• Generally, the applications in the virtual machines use a guest virtual address space and thus, guest virtual addresses (GVA). The guest OS in each virtual machine may manage mappings of the GVA to guest “physical” addresses (GPA) in the virtual machine. If the guest OS were running directly on the system 10 hardware, with no VMM, the physical addresses generated by the guest OS would indeed be the system physical addresses (SPA) of the memory locations in the system 10. However, in the virtual machine environment, the VMM 106 may manage the mappings from GPA to SPA. Thus, when processor 12 performs memory requests, the guest OS 104 may manage mappings of GVA to GPA (which may be further mapped to SPA by the VMM 106).
  • As illustrated in FIG. 1, the path from the I/O devices 22 to the memory 20 is at least partially separate from the path of the processors 12 to the memory 20. Specifically, the path from the I/O devices 22 to memory 20 does not pass through the MMU 14, but instead goes through the IOMMU 26. Accordingly, the MMU 14 may not provide memory management for the memory requests sourced from the I/O devices 22. Generally, memory management may comprise address translation from one type of virtual address (i.e., an address that may be used by software) to a physical address (i.e., an address that may be used by the memory controller) and memory protection. Memory protection may control read and/or write access to the memory at some level of granularity (e.g. a page), along with various other attributes such as privilege level requirements, cacheability and cache controls (e.g. writethrough or writeback), coherency, etc. Any set of memory protections may be implemented in various embodiments. In some embodiments, the memory protections implemented by the IOMMU 26 may differ from the memory protections implemented by the MMU 14, in at least some respects. In one embodiment, the memory protections implemented by the IOMMU 26 may be defined so that the translation tables storing the translation data used by the IOMMU 26 and the MMU 14 may be shared (although shown separately in FIG. 1 for ease of discussion). Other embodiments may not share translation tables between the IOMMU 26 and the MMU 14, as desired.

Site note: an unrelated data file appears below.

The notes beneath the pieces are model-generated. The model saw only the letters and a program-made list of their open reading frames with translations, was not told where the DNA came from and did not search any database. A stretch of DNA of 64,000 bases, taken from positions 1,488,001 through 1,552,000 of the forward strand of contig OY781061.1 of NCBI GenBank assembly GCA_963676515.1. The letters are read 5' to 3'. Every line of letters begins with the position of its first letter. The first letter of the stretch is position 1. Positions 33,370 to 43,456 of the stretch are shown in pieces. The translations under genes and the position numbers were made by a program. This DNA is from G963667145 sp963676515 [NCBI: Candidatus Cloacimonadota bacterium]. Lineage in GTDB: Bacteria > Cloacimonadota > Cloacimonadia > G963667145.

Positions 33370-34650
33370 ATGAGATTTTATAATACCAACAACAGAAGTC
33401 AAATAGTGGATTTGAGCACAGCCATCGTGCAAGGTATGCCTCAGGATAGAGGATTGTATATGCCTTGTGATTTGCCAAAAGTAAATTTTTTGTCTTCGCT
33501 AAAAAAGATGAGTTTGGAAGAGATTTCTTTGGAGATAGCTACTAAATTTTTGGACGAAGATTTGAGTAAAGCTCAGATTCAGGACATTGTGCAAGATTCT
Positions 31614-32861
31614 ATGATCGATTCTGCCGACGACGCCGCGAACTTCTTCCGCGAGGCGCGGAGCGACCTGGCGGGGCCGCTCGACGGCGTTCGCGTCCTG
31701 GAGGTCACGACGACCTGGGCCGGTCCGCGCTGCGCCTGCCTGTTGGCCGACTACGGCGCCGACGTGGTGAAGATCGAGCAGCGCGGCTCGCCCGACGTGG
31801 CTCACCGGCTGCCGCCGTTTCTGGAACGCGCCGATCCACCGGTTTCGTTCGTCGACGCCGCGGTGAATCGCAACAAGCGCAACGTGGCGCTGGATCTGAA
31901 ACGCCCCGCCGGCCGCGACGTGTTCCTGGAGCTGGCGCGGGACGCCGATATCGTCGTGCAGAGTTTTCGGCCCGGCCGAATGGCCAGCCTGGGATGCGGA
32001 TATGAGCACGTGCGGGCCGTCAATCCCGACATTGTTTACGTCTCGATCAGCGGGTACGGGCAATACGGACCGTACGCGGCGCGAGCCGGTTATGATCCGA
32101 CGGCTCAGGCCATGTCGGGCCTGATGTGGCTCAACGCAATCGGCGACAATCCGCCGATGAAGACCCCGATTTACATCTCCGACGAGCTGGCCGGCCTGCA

• Generally, the I/O devices 22 may be configured to issue memory requests, such as memory read and write requests, to access memory locations in the memory 20 and in some cases, translation requests. The memory requests may be part of a direct memory access (DMA) read or write operation, for example. The DMA operations may be initiated by software executed by the processors 12, programming the I/O devices 22 directly or indirectly to perform the DMA operations. Depending on the address space in which the software executing on the processor is running, the I/O devices 22 may be provided with addresses corresponding to that address space to access the memory 20. For example, a guest application (e.g., App 102) executing on processor 12 may provide an I/O device 22 with GVAs, while a guest OS executing on processor 12 (e.g., OS 104) may provide GPAs to the I/O devices 22. In either case, when the I/O device 22 requests a memory access, the guest addresses may be translated by the IOMMU 26 to corresponding system physical addresses (SPA) to access the memory, and the system physical addresses may be provided to the memory controller 18 for access. That is, the IOMMU 26 may modify the memory requests sourced by the I/O devices 22 to change (i.e., translate) the received address in the request to an SPA, and the memory request may be forwarded to the memory controller 18 to access the memory 20.